But he also realizes that however closely he may feel himself linked to his ancestors, they and he remain starkly different. Take the matter of religion: “I imagine myself in a grange hall full of ancestors—their dark clothes, perhaps a woolly, smoky smell, their inward demeanors—and I think conversation between me and them would be even more strained than usual at family get-togethers. My ancestors talked and wrote a lot more about God and Jesus Christ than I do. … They approved of mirth but not ‘dissolute mirth.’ They could be a tough audience. In church, they often hummed when they liked what the preacher was saying and sometimes hissed softly when they didn’t. … Compared to them, I suppose I am an infidel. They might call me a Nothingarian—the name regular church-goers in the nineteenth century sometimes applied to those who weren’t.”

Despite his own lack of orthodoxy, Frazier comes to see the central role religious faith played in the founding of the country and is led to a conclusion that seems as eloquent as it is currently unfashionable: “The people who founded the country came from a tradition of thinking about God and man and about how people best should live, a tradition more passionate then than it became or is today. And if the founding words about freedom and justice and equality were traduced the moment they came out of the speakers’ mouths, traduced by crimes against people unlike the speakers themselves, still no fact of history tells us we cannot believe the aspiration.”

Frazier’s is an ordinary family. But his account of it is among the most affecting books I’ve read in years.

Family is filled with personal epiphanies. The one that moved me most came to the author on the Chancellorsville battlefield, where his greatgreat-grandfather and several other relatives had fought in the 55th Ohio Volunteers and somehow managed to survive. It was the memory of their furious struggle, combined with hearing a historian at the visitors’ center repeat Stonewall Jackson’s last words as he lay dying in the bedroom of a nearby farmhouse, that first brought Frazier to tears and then set him to writing:

“‘Let us cross over the river, and rest under the shade of the trees.’ In this sentence, perhaps the most famous dying utterance in American history, Jackson concentrated a lifetime of prayer and struggle and aspiration—his, and that of the young country he had fought to divide. So many crossed water to get here, so many wanted to rest under the shade. … In the staccato rhythm of the words I can see each step of the action. The sentence ascends in terraces to rest and peace, it undoes knots inside me, it exhales like a sigh. I can see the shining, whorled river sliding by and the gently rising bank and the shaded grass trodden down after a day-camp picnic, across the river and under the trees. I see the columnar trunks almost in a row and the high ceiling where the leaves begin and the sketchier clouds and sky, somewhere above. And then I get kind of carried away and I extend this landscape indefinitely in every direction and I imagine it as the new good place America in its best moments has hoped to be and I populate it from the whole globe and I fill it with faces like those in a poster from an old epic Western movie with cooking smells and music and maybe even a few car-burglar alarms for verisimilitude—I will spare you all the details. Suffice it to say that all of the drinking fountains work, across the river and under the trees.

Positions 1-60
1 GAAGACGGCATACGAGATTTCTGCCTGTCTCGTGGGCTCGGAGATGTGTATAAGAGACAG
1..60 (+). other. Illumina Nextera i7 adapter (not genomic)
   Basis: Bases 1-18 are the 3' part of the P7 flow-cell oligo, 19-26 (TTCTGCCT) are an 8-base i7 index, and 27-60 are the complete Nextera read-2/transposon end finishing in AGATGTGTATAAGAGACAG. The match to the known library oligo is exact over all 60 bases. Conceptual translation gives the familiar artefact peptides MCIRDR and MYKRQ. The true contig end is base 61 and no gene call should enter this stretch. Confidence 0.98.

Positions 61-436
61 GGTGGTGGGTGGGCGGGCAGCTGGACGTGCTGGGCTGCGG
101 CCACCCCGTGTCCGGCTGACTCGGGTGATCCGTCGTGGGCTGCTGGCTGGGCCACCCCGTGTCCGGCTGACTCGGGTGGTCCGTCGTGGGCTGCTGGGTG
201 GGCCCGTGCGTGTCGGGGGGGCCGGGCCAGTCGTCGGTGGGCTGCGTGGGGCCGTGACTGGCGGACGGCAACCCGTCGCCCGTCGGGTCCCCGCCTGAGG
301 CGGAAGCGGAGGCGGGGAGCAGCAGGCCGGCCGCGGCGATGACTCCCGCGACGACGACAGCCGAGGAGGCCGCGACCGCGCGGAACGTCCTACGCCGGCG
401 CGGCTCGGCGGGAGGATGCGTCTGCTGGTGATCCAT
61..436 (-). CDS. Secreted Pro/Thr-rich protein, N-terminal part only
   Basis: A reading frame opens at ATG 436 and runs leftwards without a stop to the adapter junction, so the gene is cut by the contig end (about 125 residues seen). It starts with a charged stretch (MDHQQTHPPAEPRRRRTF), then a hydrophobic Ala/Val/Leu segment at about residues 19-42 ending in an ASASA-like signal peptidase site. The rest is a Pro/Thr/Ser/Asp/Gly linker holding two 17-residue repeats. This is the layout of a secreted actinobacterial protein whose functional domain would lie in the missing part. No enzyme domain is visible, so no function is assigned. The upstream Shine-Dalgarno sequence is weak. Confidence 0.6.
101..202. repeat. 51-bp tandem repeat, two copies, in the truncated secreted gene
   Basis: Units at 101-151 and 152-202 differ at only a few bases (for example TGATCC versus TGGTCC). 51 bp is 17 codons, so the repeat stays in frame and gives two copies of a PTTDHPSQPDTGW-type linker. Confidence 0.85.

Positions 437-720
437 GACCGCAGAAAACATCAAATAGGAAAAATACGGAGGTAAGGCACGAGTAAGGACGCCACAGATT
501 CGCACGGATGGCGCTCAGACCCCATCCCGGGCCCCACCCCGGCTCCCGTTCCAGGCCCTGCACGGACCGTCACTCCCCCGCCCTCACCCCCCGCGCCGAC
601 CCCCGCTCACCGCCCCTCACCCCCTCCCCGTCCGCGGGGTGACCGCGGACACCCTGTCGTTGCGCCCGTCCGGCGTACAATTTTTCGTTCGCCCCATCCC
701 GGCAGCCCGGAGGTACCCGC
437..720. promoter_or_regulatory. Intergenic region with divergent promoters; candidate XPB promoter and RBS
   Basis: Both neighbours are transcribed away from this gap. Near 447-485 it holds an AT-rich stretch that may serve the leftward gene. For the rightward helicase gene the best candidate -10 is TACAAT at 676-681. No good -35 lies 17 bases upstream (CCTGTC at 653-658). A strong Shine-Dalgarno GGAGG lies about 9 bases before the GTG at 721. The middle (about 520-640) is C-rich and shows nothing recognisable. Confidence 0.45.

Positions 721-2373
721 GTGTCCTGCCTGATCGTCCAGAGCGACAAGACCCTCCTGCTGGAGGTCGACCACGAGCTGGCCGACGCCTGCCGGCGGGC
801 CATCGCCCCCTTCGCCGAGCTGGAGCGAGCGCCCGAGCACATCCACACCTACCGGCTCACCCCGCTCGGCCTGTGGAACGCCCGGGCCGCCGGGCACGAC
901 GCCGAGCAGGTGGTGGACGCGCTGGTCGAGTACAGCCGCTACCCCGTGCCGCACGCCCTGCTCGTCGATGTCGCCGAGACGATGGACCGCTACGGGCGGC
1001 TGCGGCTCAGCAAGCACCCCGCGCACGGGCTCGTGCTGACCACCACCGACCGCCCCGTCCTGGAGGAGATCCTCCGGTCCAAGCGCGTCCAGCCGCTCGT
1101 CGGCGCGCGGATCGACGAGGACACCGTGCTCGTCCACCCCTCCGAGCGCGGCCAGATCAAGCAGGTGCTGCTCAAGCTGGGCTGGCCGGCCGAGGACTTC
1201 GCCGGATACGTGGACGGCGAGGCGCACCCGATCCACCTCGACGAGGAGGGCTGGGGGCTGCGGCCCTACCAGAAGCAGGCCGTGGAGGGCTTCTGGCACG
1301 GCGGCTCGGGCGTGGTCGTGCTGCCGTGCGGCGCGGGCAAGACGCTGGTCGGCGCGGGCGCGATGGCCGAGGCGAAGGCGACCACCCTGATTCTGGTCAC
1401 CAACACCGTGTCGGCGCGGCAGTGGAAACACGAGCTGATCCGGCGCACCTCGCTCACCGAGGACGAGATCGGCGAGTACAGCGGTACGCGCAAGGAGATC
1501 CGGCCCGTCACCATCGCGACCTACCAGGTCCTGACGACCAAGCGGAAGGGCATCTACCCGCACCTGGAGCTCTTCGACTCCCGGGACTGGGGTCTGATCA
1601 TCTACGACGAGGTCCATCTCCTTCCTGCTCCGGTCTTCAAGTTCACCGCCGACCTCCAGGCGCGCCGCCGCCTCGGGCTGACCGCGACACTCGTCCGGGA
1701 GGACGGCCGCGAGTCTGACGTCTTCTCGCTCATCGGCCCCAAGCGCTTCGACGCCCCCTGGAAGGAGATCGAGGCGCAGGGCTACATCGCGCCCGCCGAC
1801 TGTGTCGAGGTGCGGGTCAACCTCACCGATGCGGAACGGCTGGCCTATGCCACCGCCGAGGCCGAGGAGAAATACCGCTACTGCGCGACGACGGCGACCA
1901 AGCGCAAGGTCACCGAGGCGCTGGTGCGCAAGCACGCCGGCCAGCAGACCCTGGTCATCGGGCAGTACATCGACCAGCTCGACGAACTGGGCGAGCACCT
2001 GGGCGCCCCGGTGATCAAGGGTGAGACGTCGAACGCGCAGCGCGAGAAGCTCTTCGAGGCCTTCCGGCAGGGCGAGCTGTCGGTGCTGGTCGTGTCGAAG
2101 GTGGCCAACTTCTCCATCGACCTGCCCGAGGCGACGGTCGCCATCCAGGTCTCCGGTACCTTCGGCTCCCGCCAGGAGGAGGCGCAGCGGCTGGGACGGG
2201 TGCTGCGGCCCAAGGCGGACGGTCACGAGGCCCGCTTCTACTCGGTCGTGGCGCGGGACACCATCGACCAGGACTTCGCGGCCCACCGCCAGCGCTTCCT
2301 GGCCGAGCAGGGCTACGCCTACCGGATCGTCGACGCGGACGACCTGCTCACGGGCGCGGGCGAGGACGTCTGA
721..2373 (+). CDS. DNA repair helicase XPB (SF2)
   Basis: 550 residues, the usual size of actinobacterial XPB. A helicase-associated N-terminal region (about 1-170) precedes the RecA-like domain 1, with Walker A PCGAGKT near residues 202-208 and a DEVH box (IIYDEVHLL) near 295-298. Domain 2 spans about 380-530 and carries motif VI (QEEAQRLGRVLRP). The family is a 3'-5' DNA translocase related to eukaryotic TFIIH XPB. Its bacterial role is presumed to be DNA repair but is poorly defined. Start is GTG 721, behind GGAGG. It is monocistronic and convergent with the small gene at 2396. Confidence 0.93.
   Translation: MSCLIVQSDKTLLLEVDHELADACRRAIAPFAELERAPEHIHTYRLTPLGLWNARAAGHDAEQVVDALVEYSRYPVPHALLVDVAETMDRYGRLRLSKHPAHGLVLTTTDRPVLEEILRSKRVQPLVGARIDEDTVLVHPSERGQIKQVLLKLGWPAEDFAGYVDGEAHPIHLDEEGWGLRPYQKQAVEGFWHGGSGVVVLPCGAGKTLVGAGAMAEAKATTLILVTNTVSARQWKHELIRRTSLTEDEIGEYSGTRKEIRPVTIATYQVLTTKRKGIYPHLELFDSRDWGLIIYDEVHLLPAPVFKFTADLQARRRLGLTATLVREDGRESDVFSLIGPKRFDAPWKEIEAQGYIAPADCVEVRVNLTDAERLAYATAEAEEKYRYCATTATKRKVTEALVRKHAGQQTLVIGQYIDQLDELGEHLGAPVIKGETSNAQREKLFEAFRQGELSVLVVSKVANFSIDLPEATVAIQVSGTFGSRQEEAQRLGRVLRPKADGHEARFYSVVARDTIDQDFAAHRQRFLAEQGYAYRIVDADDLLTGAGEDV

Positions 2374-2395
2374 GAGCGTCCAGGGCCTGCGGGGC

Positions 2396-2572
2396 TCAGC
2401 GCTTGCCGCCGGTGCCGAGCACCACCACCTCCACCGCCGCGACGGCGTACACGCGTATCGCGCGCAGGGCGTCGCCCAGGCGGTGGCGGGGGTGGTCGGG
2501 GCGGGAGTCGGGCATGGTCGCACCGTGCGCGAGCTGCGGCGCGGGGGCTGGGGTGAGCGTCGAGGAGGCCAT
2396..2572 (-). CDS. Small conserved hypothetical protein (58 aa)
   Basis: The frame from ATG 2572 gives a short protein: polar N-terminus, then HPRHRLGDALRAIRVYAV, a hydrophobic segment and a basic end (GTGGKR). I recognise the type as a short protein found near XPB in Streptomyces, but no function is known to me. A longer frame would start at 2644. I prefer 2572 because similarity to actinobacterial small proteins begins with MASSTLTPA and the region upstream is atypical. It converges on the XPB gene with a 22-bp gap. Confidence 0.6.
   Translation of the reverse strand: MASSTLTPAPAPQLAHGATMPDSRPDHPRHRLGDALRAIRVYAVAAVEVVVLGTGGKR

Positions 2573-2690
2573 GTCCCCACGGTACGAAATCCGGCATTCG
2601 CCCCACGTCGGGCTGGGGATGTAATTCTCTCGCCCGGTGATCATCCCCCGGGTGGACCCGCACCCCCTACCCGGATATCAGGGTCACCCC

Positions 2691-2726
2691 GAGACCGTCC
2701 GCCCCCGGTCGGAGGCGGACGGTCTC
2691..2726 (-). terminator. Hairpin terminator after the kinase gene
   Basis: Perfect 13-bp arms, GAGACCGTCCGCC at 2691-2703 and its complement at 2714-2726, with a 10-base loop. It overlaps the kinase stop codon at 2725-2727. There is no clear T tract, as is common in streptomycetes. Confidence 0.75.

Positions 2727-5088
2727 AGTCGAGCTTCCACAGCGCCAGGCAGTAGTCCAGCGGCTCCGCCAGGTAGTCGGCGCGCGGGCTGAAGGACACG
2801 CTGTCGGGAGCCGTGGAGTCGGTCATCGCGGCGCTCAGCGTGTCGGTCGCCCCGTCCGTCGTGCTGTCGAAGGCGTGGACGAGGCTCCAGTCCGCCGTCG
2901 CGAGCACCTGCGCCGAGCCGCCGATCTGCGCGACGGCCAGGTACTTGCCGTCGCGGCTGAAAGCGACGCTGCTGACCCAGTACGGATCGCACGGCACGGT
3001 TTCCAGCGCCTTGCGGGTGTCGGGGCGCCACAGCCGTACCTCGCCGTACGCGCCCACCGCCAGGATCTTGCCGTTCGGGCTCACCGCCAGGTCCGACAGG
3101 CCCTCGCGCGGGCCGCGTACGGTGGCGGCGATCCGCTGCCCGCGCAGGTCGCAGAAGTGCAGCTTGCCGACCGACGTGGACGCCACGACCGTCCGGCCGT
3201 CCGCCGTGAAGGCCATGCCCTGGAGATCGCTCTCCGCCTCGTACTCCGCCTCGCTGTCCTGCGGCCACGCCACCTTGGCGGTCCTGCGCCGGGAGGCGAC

“Before the Civil War, America didn’t know if it was a country or lots of different Promised Lands. People invented the America they wanted to live in and then struggled to live there. Across the river and under the trees combined all these invented countries into one. Across the river and under the trees descended like a beneficence in the last moments of a fierce man’s life and crystallized his fierceness to purity. Across the river and under the trees carried no demurring subclauses or riders. It included us all—people Jackson considered infidels, men he would have shot unblinking in life. Across the river and under the trees was poetry equal to the nation-making poetry of Lincoln, and the only line of public poetry to come from the South in the war. Even though Stonewall Jackson fought for the Slave power and though his faith is beyond me and though … the flag of his cause still scares me when I see it on the radiator grille of a truck in my rearview mirror and though I am more than glad his side lost, I dream of across the river and under the trees.”